September spells the end of summer. For many northern hemisphere gardeners, it also spells the beginning of the end for those annuals that have brightened their lives since spring. With September come the first bright leaves of autumn. Introducing flowers that are in season in September into your garden will capitalize on the color unfolding overhead. Many of these late bloomers will continue to shine well past frost.
Heat Aster 'Blue Star'
Heath aster (Aster ericoides), a perennial hardy to minus 40 degrees Fahrenheit, grows from 1 to 3 feet high and wide. At home in drought and poor soils, it blooms in September and October. 'Blue Star' is a heath aster cultivar with narrow, stiff green leaves up to 3 inches long. Its tiny flowers have light blue petals (rays) around bright yellow flat central disks. They grow in heavy sprays along its upright stems. Butterflies flock to 'Blue Star.' Use this largely disease-and-pest-resistant plant, suggests the Missouri Botanical Garden, in borders or prairie or rock gardens. It likes sun and well-drained, dry or averagely moist sand or clay soil.
Chrysanthemum 'Dark Triumph'
Chrysanthemums are classic fall garden choices. Hardy to minus 20 degrees Fahrenheit, these compact, mounding plants have pungently fragrant green leaves. Their variously shaped blooms come in warm and cool colors, many of which complement or contrast strikingly with autumn foliage. Dark Triumph is a densely branched, hybrid cultivar standing 18 inches to 2 feet high. From September to frost, according to the Missouri Botanical Garden, it has abundant, flat two-toned bronze blooms.
This mum is vulnerable to damage from spider mites, aphids, rust, powdery mildew, wilt and root rot. Plant it in the spring so its roots establish by fall. Prevent early bloom and legginess by pinching back stems as buds appear until early July. Dark Triumph likes fertile, humus-rich, well-drained soil. Keep moist and provide afternoon shade where summers are hot. Cut back to 6 inches from the ground and cover with an evergreen bough mulch during winter.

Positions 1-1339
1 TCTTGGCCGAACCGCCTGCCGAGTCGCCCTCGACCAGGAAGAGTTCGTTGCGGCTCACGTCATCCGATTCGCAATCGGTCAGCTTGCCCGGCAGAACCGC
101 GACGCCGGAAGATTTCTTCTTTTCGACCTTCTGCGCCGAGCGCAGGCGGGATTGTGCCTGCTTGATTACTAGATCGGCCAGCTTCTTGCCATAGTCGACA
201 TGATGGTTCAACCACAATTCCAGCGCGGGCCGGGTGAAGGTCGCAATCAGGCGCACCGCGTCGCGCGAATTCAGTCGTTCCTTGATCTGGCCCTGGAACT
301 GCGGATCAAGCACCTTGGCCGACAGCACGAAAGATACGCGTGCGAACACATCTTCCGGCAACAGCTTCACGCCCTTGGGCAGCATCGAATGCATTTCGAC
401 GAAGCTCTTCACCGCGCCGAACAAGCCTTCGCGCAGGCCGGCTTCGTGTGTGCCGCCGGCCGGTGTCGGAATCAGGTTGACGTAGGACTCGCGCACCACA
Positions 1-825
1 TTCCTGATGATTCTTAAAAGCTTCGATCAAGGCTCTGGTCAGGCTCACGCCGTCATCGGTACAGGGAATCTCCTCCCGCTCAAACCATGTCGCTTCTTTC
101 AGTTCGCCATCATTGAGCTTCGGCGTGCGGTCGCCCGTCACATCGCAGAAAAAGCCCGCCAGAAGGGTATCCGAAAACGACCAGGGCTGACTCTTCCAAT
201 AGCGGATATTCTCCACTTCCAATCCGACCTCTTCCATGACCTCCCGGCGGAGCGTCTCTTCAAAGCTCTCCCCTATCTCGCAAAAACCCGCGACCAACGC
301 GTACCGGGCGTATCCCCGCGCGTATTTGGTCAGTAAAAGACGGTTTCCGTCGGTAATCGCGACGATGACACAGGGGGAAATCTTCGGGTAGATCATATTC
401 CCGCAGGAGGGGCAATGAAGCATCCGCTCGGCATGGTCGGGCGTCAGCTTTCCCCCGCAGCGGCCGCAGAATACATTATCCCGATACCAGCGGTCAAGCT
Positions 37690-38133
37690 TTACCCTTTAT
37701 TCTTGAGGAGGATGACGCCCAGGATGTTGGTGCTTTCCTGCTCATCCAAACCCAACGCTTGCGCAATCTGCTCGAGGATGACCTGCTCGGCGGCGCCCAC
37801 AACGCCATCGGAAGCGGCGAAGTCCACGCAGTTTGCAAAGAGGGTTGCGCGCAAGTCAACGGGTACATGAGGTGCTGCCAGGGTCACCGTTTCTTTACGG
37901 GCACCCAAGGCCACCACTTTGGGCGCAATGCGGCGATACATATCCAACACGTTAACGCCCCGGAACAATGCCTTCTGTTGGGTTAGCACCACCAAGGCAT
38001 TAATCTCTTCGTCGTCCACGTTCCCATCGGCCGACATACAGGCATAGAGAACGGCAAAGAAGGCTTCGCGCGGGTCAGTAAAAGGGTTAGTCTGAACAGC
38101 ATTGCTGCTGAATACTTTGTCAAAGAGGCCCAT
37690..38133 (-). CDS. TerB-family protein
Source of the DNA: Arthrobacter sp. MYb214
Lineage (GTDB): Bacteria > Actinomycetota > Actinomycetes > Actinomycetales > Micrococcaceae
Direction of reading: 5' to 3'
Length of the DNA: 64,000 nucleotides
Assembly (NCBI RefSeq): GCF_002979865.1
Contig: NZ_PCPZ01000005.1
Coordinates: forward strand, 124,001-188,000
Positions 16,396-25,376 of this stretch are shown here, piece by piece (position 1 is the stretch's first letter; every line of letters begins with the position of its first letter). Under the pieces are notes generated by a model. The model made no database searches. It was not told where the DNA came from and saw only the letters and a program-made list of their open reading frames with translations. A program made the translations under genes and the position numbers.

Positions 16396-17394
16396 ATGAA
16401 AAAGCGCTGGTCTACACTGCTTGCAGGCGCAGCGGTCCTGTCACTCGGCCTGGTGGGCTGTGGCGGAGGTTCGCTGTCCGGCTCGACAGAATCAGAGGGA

Autumn crocus (Colchicum Byzantium) is a bulb plant native to the Middle East. Growing just 3 to 6 inches high and wide, it produces dark green lance-shaped leaves in spring. Foliage disappears by summer. The dormant plants sleep until fall, when their leafless stems emerge. Each stem has a pinkish-lilac, trumpet-shaped 2-inch flower. One bulb may produce 20 blooms, according to the Missouri Botanical Garden.
Autumn crocus is hardy to minus 30 degrees Fahrenheit. Plant bulbs in August, 3 inches deep and 6 inches apart. Give them sun to partial shade and averagely moist, well-drained soil. Use these plants as patio edging or in parts of the landscape where summer-blooming flowers are declining.